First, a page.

Press freedom?

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Press freedom?

Journalist Nick Davies says we don’t have press freedom in Britain.

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© Belle Mellor

The British press used to be free but it it’s not now – it’s in chains. Some of the chains are financial. The internet is taking away the readers and advertisers, so it’s difficult for news organizations to find the money they need. So they get money for including information from governments and businesses.

Other chains are political. There is a lot of secrecy in the public sector. Civil servants, police officers, care workers and others are not allowed to talk to reporters. Journalists have to get their information from the press officers.

But the tightest chains are legal. We have the Official Secrets Act so whistleblowers (people who give information to the public) can be prosecuted. David Shayler, for example, worked for the internal security service, MI5, and told a journalist about all the mistakes M15 made in its operations against IRA terrorists. He was chased across Europe, jailed in Paris, brought back to London and jailed again. This sends a clear message that no-one should be a whistleblower.

British criminal law can be strict, but the civil law can be even worse. Julian Assange and I set up a group of newspapers to publish the secrets given to Wikileaks by Chelsea Manning. And we immediately decided to involve The New York Times to escape from the British courts, because of the difference in law between the UK and the US. When people from British intelligence said they were going to come to the Guardian’s office to physically destroy laptops with some of the information given by Edward Snowden, the editor, Alan Rusbridger, gave a copy of the material to The New York Times.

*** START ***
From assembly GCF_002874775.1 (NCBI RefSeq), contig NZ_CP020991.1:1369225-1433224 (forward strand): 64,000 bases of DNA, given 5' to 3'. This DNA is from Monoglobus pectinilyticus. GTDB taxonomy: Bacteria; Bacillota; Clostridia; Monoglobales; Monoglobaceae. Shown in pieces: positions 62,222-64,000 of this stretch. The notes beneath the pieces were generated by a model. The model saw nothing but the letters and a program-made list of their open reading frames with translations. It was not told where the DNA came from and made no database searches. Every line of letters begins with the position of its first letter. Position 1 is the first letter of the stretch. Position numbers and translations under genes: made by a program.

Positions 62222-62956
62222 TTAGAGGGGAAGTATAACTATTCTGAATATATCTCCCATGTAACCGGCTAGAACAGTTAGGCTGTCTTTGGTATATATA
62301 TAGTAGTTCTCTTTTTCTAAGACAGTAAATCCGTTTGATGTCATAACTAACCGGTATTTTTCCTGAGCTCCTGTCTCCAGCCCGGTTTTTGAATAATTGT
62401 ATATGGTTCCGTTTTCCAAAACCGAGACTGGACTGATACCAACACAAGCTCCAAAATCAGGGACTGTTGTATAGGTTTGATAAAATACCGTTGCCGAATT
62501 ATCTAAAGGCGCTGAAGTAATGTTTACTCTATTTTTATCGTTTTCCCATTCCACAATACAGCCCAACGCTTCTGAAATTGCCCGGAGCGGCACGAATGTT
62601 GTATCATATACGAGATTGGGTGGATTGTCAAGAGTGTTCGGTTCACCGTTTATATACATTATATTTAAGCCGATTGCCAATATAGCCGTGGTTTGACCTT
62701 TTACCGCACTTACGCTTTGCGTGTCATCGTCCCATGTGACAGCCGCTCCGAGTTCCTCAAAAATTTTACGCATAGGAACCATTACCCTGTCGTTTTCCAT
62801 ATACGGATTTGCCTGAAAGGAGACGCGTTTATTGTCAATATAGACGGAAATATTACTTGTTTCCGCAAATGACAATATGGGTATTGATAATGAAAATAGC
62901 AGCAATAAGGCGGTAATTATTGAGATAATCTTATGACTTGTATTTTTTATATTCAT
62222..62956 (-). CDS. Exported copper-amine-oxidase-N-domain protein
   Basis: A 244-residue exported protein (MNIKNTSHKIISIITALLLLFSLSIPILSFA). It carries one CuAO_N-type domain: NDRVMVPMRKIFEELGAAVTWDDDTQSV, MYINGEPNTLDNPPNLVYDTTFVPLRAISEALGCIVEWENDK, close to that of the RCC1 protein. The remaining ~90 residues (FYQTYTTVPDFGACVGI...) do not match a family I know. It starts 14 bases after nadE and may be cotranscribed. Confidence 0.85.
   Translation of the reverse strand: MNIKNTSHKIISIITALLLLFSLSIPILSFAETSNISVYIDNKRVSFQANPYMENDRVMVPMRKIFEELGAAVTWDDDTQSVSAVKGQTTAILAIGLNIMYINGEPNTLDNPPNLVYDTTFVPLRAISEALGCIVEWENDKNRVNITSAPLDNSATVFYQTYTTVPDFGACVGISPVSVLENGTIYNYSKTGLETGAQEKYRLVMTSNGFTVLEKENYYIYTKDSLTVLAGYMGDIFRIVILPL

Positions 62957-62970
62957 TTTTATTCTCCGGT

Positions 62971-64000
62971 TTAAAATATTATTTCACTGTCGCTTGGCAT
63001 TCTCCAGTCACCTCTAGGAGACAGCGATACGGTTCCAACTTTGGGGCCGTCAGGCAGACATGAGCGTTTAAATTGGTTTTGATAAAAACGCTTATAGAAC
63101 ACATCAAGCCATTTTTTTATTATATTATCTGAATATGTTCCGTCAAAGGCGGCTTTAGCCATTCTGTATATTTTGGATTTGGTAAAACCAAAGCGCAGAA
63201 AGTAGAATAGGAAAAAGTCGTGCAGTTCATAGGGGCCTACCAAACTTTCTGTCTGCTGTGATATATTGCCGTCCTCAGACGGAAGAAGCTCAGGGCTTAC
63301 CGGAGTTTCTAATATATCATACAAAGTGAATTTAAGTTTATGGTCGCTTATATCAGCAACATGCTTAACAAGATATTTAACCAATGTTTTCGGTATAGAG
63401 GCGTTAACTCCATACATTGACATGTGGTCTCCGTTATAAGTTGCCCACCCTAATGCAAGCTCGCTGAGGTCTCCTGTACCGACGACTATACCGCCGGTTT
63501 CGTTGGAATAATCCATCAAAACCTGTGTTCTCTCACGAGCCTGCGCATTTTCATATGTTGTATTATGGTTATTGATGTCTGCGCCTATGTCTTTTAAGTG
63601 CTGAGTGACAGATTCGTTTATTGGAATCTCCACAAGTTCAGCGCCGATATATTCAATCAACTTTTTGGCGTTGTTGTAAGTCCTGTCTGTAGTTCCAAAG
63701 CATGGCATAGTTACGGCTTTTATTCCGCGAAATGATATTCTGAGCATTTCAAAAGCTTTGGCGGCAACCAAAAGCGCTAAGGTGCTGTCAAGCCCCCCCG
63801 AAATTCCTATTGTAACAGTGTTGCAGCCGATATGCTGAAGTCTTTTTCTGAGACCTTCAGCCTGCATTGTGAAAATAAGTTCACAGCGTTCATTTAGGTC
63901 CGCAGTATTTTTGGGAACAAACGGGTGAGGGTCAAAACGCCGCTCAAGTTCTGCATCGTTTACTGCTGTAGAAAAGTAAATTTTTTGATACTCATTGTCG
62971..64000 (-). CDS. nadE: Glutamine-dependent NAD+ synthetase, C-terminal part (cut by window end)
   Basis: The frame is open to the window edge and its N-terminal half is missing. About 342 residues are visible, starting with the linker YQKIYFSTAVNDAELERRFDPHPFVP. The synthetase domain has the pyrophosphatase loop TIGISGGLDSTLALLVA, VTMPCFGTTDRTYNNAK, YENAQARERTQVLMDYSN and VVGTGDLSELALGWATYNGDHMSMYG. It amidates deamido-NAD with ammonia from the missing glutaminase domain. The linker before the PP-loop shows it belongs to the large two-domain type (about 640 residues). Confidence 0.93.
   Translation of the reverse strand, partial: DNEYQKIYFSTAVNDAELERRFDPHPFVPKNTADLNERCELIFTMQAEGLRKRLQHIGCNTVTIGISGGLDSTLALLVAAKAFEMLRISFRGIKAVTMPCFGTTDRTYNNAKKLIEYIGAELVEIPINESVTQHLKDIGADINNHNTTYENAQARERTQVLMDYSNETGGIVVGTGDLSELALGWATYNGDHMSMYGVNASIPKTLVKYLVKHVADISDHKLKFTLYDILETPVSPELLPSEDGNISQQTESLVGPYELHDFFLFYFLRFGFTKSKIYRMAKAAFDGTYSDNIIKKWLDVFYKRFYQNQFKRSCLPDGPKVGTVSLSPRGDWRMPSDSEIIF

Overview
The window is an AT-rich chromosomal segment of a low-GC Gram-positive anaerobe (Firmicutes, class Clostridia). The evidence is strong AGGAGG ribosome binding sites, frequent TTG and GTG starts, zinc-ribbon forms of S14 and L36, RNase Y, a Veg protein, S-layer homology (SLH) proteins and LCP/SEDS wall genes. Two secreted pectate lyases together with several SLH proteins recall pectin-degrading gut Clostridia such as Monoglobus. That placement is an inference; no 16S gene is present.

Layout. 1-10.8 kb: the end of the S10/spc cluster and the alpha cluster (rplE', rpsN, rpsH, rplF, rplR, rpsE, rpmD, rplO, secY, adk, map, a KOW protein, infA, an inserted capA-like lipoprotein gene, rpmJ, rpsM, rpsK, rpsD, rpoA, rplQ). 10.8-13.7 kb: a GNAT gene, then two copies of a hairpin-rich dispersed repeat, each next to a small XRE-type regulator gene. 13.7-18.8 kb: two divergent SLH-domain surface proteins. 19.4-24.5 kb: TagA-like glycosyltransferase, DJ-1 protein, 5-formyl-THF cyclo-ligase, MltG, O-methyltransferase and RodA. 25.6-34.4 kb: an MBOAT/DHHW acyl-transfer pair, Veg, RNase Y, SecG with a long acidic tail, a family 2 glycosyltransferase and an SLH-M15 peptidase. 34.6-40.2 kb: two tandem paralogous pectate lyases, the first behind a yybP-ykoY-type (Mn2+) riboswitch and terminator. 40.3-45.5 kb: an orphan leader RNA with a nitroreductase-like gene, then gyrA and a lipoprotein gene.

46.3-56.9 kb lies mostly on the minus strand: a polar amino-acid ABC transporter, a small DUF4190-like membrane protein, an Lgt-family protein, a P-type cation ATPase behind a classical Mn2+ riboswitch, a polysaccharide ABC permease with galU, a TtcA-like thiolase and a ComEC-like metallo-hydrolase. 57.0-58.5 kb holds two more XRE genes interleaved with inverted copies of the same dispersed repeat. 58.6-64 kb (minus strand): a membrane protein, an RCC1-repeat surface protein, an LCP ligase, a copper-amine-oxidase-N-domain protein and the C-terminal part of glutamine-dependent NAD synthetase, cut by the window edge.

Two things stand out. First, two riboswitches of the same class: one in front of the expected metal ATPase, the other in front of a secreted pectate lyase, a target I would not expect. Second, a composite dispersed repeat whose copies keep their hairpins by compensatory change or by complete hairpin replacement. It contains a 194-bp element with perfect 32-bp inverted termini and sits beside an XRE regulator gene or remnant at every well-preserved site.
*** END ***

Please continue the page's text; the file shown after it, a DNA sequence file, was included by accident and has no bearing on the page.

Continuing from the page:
Britain is famous all over the world for its libel laws. They are too expensive for most normal people to use. But they are very useful for the rich and powerful to stop the media saying things they don’t like. So it is not enough for British reporters to publish the truth: they also have to be able to prove it in court, and this is not possible for a lot of information. If British reporters make a mistake, they can be punished with hundreds of thousands of pounds of legal costs.

All whistleblowers take risks. In Britain, those risks are very clear. Some whistleblowers are successful because they see their role as political. They become the centre of a political campaign that can sometimes persuade the state to be more open.

Nick Davies is a journalist and documentary maker. His most recent book, Hack Attack: How the Truth Caught Up with Rupert Murdoch, was published in August 2014.

NOW READ THE ORIGINAL: http://newint.org/features/2015/01/01/press-freedom-myths/ (This article has been simplified so the words, text structure and quotes may have been changed).